Microsoft Security Essentials Flunks AV-TEST Certification
The software successfully protected against only 64 percent of zero-day malware attacks.
In recent testing, Germany's AV-TEST Institute found that Microsoft Security Essentials only protected against 64 percent of zero-day malware attacks. As a result, the software failed to receive the institute's certification.
"The test rates each product in three categories: protection, repair, and usability," explains PCMag.com's Neil J. Rubenking. "Protection refers to preventing attack by a collection of malware samples that includes widespread malware, recent detections, and zero-day attacks. The repair score is based on the product's ability to detect already-present malware and remove it thoroughly. Products lose usability points if they significantly impact system performance or falsely report valid programs as malicious. In each category, a security product can earn from zero to six points. To receive certification, the product needs a total of 11 out of the 18 possible points."
"During October the Institute rated Security Essentials 4.0 and 4.1 at just 1.5 out of 6 in terms of its ability to protect a PC, thanks largely to the 64 percent zero-day detection rate being well below the industry average 89 percent," writes The Register's Simon Sharwood. "Security Essentials has lost AV-TEST’s seal before, with its September 2010 test failing to meet the lab’s criteria. It is the only one of 24 AV products for Windows 7 without the certification."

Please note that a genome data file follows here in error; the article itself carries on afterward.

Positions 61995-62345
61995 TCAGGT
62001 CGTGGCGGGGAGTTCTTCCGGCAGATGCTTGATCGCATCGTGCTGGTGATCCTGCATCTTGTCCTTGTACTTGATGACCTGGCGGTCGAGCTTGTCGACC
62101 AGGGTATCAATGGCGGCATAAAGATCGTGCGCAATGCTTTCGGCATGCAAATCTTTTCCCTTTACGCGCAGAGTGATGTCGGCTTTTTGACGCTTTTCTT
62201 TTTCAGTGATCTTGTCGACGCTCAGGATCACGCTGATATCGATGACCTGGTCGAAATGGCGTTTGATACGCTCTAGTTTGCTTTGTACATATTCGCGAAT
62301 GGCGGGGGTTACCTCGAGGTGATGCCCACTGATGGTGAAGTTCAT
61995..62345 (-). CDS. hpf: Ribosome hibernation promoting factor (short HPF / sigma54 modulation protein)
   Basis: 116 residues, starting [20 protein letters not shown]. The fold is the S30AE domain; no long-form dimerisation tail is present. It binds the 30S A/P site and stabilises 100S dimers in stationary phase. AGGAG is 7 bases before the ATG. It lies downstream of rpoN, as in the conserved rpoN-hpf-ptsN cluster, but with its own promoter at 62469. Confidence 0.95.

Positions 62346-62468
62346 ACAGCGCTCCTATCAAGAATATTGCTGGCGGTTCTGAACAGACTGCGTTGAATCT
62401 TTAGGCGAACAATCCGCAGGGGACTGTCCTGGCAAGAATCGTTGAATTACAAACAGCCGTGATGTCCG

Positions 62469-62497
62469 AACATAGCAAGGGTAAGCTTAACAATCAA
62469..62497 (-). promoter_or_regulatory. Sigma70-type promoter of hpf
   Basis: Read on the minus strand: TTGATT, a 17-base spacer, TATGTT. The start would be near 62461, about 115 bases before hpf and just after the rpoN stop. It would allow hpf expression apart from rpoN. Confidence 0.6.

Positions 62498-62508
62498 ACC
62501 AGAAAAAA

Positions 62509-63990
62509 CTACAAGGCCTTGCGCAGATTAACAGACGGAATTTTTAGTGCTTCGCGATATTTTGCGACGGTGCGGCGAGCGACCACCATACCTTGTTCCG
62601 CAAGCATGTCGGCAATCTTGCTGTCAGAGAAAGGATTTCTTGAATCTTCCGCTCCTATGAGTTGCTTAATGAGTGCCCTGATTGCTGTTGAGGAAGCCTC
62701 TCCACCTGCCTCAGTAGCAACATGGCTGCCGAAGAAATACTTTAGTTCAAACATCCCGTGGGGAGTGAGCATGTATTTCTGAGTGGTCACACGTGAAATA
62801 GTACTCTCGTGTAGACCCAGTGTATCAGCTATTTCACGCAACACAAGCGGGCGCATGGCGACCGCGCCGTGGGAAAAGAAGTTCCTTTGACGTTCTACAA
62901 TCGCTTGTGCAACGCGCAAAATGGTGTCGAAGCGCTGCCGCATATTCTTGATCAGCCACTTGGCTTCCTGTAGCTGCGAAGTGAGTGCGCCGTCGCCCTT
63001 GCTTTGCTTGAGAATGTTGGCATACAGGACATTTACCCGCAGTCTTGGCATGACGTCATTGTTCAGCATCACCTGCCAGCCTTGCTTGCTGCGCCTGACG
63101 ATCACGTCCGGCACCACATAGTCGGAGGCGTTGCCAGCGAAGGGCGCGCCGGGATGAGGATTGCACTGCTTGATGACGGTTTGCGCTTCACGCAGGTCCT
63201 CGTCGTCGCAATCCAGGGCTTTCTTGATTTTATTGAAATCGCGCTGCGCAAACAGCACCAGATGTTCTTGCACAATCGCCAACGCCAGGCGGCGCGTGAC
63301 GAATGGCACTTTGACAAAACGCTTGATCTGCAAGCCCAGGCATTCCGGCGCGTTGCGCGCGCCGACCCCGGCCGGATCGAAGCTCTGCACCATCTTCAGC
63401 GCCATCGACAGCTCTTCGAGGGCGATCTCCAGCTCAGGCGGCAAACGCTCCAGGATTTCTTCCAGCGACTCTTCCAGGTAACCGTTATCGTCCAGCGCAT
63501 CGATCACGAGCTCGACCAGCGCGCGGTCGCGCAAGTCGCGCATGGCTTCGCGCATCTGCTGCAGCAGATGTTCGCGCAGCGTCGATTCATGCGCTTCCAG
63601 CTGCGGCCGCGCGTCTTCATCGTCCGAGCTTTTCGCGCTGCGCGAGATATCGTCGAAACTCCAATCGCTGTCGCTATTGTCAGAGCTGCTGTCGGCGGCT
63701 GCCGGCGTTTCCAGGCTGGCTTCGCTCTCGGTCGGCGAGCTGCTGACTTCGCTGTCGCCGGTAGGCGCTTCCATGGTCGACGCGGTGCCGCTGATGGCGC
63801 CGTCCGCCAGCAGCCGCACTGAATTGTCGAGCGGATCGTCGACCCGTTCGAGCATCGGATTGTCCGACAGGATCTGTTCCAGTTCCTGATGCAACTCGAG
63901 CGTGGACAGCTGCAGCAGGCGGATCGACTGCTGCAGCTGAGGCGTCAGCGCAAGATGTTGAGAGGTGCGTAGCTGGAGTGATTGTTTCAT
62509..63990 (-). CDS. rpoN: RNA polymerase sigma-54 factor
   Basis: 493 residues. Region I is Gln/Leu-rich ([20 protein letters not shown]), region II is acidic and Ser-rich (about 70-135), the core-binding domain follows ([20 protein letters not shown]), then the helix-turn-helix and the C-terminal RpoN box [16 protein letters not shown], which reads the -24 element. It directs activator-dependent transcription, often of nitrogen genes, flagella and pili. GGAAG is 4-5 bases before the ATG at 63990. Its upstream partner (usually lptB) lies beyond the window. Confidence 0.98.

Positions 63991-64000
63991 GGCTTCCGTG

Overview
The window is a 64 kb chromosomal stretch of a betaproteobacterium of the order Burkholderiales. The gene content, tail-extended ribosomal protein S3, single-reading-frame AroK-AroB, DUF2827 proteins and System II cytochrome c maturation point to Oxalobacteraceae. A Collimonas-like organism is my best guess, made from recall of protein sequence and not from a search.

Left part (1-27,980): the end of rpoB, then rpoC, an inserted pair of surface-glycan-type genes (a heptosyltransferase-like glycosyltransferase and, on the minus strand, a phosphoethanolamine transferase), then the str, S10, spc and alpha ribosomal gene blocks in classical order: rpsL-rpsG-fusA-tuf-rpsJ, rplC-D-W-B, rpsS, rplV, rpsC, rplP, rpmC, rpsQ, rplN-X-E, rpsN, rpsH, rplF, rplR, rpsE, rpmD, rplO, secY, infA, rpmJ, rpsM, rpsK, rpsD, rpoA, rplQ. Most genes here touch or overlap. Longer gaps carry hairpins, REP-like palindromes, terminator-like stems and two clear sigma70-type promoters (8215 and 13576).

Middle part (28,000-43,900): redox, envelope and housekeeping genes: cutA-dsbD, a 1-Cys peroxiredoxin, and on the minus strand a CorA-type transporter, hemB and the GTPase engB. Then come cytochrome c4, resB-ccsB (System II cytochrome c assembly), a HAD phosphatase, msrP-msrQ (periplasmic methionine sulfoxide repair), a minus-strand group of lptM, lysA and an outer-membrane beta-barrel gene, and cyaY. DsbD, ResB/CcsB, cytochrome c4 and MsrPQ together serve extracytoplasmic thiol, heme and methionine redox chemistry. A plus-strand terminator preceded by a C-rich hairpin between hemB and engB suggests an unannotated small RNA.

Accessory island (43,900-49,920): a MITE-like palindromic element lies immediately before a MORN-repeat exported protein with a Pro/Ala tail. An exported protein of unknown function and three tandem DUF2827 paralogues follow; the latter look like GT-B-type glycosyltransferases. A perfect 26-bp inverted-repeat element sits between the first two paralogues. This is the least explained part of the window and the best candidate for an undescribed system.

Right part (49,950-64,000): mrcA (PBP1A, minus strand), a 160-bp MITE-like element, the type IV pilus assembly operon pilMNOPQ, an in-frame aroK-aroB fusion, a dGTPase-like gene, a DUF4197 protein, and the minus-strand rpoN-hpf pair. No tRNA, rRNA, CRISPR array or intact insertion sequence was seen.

"Its heuristics engine has been called into question before, and a solid behavioral scanner has become critically important to anti-malware apps in recent years," notes Geek.com's Lee Mathews. "Malware is constantly evolving, and more rudimentary definition-based detection schemes simply aren’t enough (though on a positive note, MSE did manage to detect 100% of known malware samples older than 3 months)."
"It's rarely a good idea to trust one test results to base an entire judgment on, but there's no doubt that these scores are a major cause for concern not only for people who use Microsoft Security Essentials, but also because a lot MSE has gone into Windows 8 security," writes CNET News' Seth Rosenblatt. "Nobody wants to deal with a computer virus or malware infection, though, so I'd recommend that people running MSE change to another, better regarded free security suite as soon as possible. Avast or AVG have solid security reputations. The current AV-Test top-rated suite for security efficacy is Bitdefender, but the cheapest version starts at $39.95."